Can your map talk to you?

Google maps can.

T.V. Raman has written about the alternate textual interface in this article. Text interfaces work well screen readers or Braille displays. People who are blind or who have low-vision are not the only ones who benefit from this alternate interface. Users might have a non-graphic interface – or be in a hurry. Try viewing graphic rich sites using a modem. Your patience might wear thin! Text-based pages are a lifesaver in those situations.

Remember, providing alternate versions in some way or another increases the accessibility of your site, as this article explains.

Dialogue in the Dark

For about one hour, a walking stick was my very best friend. This realization came to me as I sat in utter darkness at the end of an amazing experience, clinging to that walking stick. Elisabeth was another trusted friend. She was my guide for the Dialogue in the Dark experience. (The site is in Danish only, but you can get an English-language tour at the museum.)

What is the experience? For about one hour, you are in complete darkness. Your only assistance is in the form of the walking stick and the person who is your guide throughout the tour. You experience walking through a park and on a busy sidewalk. Do you know how scary standing on a sidewalk can be when you cannot see? The exhibit has plenty of sounds to recreate the noise of a city sidewalk. At the end of the tour, you visit a cafĂ© – still in the dark – where you can buy something to eat and drink. I managed to carry cake, hot coffee, and my walking stick over to a table and bench and not spill or stumble. I long to see so many people participate in this experience. I wish that all politicians would try it, too. Do they really know anything about their blind voters? Excuse the bad pun, but this is a real eye-opening experience for people who have vision.

The tours take up to 8 people, but I was fortunate to have only one other companion on my tour. Quite luxurious. Even so, we found it difficult to hear instructions if the person talking spoke with her head turned away from us. With the street sounds, it was simply unpleasant.

My tour companion works with a blind man. She came on the tour to see his perspective on the world. Showing that perspective is what the exhibit is all about. I would like to think that no one leaves the exhibit untouched or unmoved. Our guide said that the school classes that came did expand their knowledge after a trip through the exhibit. I would like to think that all visitors leave with increased understanding and tolerance, and not just for blind people. I would hope they can extend the experience in their minds to other situations, such as navigating a sidewalk in a wheelchair.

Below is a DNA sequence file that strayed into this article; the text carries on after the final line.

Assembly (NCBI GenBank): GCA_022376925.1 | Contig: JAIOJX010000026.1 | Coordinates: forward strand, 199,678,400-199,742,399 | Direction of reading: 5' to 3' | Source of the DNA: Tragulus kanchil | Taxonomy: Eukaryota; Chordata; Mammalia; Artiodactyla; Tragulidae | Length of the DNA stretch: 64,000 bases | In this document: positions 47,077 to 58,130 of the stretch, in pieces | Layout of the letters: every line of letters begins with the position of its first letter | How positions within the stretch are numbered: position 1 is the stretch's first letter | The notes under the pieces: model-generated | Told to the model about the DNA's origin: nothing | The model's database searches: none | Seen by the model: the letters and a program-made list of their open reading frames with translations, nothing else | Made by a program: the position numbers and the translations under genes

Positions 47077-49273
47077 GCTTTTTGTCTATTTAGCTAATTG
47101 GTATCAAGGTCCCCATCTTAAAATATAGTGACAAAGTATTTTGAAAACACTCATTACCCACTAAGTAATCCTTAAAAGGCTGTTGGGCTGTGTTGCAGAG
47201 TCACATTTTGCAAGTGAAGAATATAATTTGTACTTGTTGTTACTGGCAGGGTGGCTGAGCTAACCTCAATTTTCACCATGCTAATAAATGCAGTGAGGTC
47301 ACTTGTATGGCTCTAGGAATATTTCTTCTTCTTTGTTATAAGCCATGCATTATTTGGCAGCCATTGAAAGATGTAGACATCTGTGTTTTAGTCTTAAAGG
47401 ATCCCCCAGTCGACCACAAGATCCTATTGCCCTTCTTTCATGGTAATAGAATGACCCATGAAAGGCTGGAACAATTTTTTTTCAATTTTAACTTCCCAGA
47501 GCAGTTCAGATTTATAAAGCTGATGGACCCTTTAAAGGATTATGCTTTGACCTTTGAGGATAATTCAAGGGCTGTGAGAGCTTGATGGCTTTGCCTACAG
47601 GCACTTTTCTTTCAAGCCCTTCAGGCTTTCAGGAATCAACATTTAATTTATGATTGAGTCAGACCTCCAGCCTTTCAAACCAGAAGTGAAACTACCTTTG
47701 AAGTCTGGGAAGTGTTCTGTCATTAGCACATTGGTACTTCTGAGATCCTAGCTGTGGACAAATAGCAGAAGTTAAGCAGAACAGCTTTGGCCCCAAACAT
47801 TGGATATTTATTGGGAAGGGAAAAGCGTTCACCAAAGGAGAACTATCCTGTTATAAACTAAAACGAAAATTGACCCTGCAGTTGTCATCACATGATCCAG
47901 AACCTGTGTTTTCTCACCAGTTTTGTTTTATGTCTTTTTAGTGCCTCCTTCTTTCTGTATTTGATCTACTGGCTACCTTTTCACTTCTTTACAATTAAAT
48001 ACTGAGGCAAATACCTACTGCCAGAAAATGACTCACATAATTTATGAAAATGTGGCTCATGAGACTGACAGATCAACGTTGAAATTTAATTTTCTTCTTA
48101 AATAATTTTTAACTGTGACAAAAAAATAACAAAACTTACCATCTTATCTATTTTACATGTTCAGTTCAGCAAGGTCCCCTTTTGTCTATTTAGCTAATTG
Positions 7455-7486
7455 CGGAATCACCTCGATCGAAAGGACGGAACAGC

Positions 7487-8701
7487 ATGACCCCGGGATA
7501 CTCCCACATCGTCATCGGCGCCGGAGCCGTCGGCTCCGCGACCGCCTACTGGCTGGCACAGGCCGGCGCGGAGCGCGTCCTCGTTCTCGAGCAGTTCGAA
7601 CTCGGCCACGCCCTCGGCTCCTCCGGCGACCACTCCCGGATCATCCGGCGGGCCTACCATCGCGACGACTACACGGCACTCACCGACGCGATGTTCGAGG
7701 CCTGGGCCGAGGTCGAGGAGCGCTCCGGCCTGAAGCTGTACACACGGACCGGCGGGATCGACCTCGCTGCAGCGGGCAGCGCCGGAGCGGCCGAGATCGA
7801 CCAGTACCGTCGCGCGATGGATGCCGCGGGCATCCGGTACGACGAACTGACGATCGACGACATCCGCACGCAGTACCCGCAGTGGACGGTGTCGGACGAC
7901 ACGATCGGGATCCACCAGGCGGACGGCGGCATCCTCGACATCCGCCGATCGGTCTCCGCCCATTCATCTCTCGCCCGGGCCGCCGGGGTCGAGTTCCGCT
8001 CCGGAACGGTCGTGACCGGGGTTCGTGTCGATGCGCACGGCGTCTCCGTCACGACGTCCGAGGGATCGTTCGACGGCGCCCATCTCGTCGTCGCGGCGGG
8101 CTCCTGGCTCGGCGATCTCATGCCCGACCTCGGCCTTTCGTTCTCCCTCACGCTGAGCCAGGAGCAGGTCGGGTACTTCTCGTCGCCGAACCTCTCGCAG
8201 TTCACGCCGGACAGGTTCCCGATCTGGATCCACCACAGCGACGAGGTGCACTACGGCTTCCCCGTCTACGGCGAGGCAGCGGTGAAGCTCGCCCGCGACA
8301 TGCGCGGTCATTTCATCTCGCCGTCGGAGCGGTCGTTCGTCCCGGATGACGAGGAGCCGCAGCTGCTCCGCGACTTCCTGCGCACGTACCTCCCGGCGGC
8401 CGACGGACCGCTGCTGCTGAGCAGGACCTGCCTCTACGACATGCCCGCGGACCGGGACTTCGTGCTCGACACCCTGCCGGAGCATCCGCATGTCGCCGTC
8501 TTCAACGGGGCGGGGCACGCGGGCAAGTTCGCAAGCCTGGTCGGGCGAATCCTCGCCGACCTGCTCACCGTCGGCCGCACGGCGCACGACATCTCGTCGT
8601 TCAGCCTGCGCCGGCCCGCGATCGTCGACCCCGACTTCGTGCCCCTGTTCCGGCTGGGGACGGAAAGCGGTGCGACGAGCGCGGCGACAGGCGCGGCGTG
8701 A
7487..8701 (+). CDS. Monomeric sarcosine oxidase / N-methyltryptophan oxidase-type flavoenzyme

I was so moved after the experience that I had trouble speaking with the guides outside the exhibit area. I felt like I was about to cry. I was simply overwhelmed because my thoughts began to move beyond the confines of the exhibit. Politics and finances entered into my mind. I thought about signals at traffic lights, building construction, and even websites. I began to envision the entire day of a blind person, or anyone with any kind of disability. When local or national politicians make decisions not to fund projects that will provide universal accessibility, do they understand the consequences? I can only hope that they will visit the exhibit and expand their knowledge about the issues that concern people with various disabilities. And perhaps have a better foundation for making decisions about these topics in the future.

This dialogue took place in Copenhagen at the Danish science museum called Experimentarium. The idea for the exhibit comes from Germany. Find out whether the exhibit is available in your country by visiting the German site where you will find tour information.

This is not a “to-do” item. It is more like a “must-do” item.

Quality and Zen

Did you ever think that the book, Zen and the Art of Motorcycle Maintenance, was about quality?

While transferring my bookmarks from my Opera or Firefox browsers to my bookmarks, I came across the XIO ideas toolbox. Many of the links in my browsers are old, and I cannot remember why I bookmarked them in the first place. As usual, I investigated this link to see what it was all about. One of the ideas in the toolbox set my braincells into high gear. Gumptionology 101.

Wow. The article shows how the author, Robert Pirsig, discusses quality in Zen. This is what I consider “a sign”. I never read the book when it first came out, despite good friends raving about it. I put it on my Christmas wish-list a few years ago, trying to catch up on the books “one ought to read”. I keep it dusted while it waits its turn to be read. (Too many books are queued up to be read!) I also happen to be extremely curious about quality as it applies to work processes. I have recently read The Goal and It’s Not Luck because of this curiosity.

I think I need to pull Zen off the shelf and get it read now. Now I need to put that speed-reading course to good use!

PS Thanks to Tom Graves for the great XIO toolbox idea. Definitely worth emulating.